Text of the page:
South Africa eye Olympic sevens gold at end of long tunnel

South Africa rugby sevens coach Neil Powell shares a lighter moment with his squad during a training sesson in Stellenbosch.
South Africa rugby sevens coach Neil Powell shares a lighter moment with his squad during a training sesson in Stellenbosch. Rodger BOSCH AFP
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Stellenbosch (South Africa) (AFP)

South African rugby sevens coach Neil Powell sometimes had to answer the question "What for?" as he drove his players through strenuous conditioning and skills training sessions during a long, coronavirus-enforced break from competitive action.

Now there is a goal in sight –- the Tokyo Olympic Games, where the Springbok sevens team, the Blitzboks, will be realistic medal contenders in the July 26-31 tournament.

They won a bronze medal in the first Olympic sevens tournament in Rio de Janeiro in 2016.

"The Olympics is the biggest sporting event in the world," said Powell. "We got a medal last time but it was not the colour we wanted."

The World Series Sevens came to an abrupt halt in March 2020 due to the pandemic, immediately after a tournament in Canada.

After a period of lockdown in South Africa, the players have been training in Stellenbosch, a town in the heart of the Cape vineyards with their scenic mountain backdrop.

"We started in September last year with conditioning and skills development and really got the guys to work hard," Powell told AFP.

"It's been a challenging time but it’s probably the same for New Zealand, Fiji, everybody who's in sevens."

The Blitzboks are arguably the most racially representative of South African national sporting teams, untainted by recriminations about inequality and injustices of the past, not least because sevens only became a serious sport after the collapse of apartheid.

Mzwandile Stick, a black African, captained the Blitzboks to the first of their three World Series titles in 2009 and current captain Siviwe Soyizwapi is also from the country’s biggest population group.

Soyizwapi came through the sevens academy, fed by a scouting system which identifies players as young as 16, who are put on a data base which tracks their progress.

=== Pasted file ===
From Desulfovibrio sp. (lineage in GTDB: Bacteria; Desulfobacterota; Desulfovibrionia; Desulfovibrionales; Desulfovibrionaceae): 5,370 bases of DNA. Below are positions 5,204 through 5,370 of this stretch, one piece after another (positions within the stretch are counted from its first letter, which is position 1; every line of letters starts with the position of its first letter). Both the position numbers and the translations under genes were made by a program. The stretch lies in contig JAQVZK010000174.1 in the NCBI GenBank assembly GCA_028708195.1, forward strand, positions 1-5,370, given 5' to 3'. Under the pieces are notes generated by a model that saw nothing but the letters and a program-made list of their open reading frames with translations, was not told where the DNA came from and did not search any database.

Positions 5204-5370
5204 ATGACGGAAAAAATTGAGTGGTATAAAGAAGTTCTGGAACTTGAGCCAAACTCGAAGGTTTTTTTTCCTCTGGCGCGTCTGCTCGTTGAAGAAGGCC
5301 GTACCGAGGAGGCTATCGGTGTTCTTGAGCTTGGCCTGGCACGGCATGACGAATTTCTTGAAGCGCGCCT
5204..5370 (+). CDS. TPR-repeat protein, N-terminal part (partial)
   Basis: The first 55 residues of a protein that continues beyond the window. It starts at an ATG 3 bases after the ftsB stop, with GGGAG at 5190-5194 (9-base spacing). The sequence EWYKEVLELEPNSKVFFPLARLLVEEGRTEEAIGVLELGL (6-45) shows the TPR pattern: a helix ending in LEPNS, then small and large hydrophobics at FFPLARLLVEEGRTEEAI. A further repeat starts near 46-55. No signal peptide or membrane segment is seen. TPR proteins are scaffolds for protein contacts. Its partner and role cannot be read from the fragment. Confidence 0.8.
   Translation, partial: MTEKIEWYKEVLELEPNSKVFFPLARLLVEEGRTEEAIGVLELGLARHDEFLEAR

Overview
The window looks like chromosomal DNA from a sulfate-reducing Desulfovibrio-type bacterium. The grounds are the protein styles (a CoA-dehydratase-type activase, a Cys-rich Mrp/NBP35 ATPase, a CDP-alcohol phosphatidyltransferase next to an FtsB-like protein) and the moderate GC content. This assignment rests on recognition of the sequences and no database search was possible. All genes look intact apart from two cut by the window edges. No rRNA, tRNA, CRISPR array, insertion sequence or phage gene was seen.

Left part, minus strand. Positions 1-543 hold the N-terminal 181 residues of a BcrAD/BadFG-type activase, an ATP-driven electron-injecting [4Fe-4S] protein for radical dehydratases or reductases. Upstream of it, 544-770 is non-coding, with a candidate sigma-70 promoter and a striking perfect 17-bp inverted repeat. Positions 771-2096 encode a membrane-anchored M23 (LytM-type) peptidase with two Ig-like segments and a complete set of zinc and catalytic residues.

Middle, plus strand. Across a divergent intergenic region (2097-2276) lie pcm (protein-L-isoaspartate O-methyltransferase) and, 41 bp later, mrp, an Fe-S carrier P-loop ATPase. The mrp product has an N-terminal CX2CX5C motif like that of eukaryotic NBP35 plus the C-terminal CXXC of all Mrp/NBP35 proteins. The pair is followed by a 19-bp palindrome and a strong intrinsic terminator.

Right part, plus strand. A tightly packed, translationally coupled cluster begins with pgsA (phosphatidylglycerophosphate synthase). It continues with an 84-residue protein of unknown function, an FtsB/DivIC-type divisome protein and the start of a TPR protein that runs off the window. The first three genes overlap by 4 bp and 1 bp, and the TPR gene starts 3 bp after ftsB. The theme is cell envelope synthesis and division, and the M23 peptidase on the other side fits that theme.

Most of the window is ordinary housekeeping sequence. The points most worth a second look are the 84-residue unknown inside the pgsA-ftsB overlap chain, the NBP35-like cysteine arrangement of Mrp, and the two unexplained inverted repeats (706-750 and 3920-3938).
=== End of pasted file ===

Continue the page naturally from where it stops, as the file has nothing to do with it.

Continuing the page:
There is no domestic sevens competition so getting the right players into the academy is crucial.

- Speed and skill -

After finishing school in the Eastern Cape, Soyizwapi played 15-man rugby at full-back and wing for the Southern Kings in Super Rugby. His skill and speed earned him an invitation to Stellenbosch.

"I always wanted to play sevens," he said. "I played in some small academy tournaments in Rome, Geneva and the Dubai invitational. Having had those opportunities, I then decided to make the move."

He made his international debut in 2016, although he was not part of that year’s Olympic Games squad.

Soyizwapi was speaking between matches in the Solidarity Sevens, a tournament in Stellenbosch that featured fellow Olympic contenders Kenya, along with Zimbabwe, Uganda and two interchangeable South African teams.

South Africa's success in sevens has been built on a high-tempo, physical game.

"If you compare us in body shape, we are a lot smaller than some of the other sides," said Powell, who pointed to Branco du Preez, who stands just 1.72 metres and weighs 72 kilogrammes.

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"But we do work very hard on our contact skills and physicality. But I like to think we are an all-round team, with creative players like Justin Geduld and Selvyn Davids."

Geduld, 27, is likely to be the only survivor of the Rio campaign who travels to Tokyo.

"Sevens is a game of opportunities. You miss one opportunity and you can lose the game," he said.

That, he said, was what happened when South Africa were beaten 7-5 by Great Britain in the Rio semi-finals.

Dreadlocked Geduld grew up in Ravensmead, a poor area in Cape Town's northern suburbs, and had to run several kilometres from his home to attend rugby practices.

His high school won a local sevens tournament two years in a row and he was snapped up for the academy.

His feats with the Blitzboks earned him celebrity status in Ravensmead, which he visits regularly to see his parents.

"The people are used to me now. I don't want to be recognised as a different person in that community. I am a normal person," he said.

That may change if he returns from Tokyo carrying an Olympic gold medal.